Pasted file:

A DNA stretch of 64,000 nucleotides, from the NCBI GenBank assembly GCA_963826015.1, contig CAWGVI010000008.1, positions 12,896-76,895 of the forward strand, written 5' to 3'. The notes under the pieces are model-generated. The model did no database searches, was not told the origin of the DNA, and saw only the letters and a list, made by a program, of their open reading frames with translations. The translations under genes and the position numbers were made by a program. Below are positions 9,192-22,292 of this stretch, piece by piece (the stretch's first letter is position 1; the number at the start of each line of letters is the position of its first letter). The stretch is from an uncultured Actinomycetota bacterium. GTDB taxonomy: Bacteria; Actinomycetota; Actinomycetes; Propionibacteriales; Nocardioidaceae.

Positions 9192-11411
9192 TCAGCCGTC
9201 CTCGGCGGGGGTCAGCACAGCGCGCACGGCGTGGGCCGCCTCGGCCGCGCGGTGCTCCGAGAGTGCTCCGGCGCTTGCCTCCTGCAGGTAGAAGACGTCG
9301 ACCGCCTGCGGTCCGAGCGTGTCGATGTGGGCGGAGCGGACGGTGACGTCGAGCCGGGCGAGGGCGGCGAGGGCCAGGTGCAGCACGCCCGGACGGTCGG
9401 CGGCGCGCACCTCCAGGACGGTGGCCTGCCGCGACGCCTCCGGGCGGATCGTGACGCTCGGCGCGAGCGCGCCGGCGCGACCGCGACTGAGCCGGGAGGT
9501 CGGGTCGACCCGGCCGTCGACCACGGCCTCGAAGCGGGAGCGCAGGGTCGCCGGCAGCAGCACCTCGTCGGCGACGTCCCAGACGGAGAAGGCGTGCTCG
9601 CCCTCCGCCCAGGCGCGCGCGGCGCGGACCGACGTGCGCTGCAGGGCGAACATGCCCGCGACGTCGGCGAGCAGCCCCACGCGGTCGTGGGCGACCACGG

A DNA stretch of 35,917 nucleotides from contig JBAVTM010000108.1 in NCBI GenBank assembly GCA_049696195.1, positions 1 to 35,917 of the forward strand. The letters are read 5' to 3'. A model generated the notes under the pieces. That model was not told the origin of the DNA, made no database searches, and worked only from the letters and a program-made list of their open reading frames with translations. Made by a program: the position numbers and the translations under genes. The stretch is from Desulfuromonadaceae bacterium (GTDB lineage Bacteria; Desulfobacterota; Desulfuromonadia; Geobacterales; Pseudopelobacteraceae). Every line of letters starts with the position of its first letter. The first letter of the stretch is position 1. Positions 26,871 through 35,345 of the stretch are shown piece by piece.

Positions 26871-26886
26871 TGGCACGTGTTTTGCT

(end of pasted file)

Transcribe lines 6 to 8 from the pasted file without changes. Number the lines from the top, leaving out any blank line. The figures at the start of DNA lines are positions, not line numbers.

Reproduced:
9401 CGGCGCGCACCTCCAGGACGGTGGCCTGCCGCGACGCCTCCGGGCGGATCGTGACGCTCGGCGCGAGCGCGCCGGCGCGACCGCGACTGAGCCGGGAGGT
9501 CGGGTCGACCCGGCCGTCGACCACGGCCTCGAAGCGGGAGCGCAGGGTCGCCGGCAGCAGCACCTCGTCGGCGACGTCCCAGACGGAGAAGGCGTGCTCG
9601 CCCTCCGCCCAGGCGCGCGCGGCGCGGACCGACGTGCGCTGCAGGGCGAACATGCCCGCGACGTCGGCGAGCAGCCCCACGCGGTCGTGGGCGACCACGG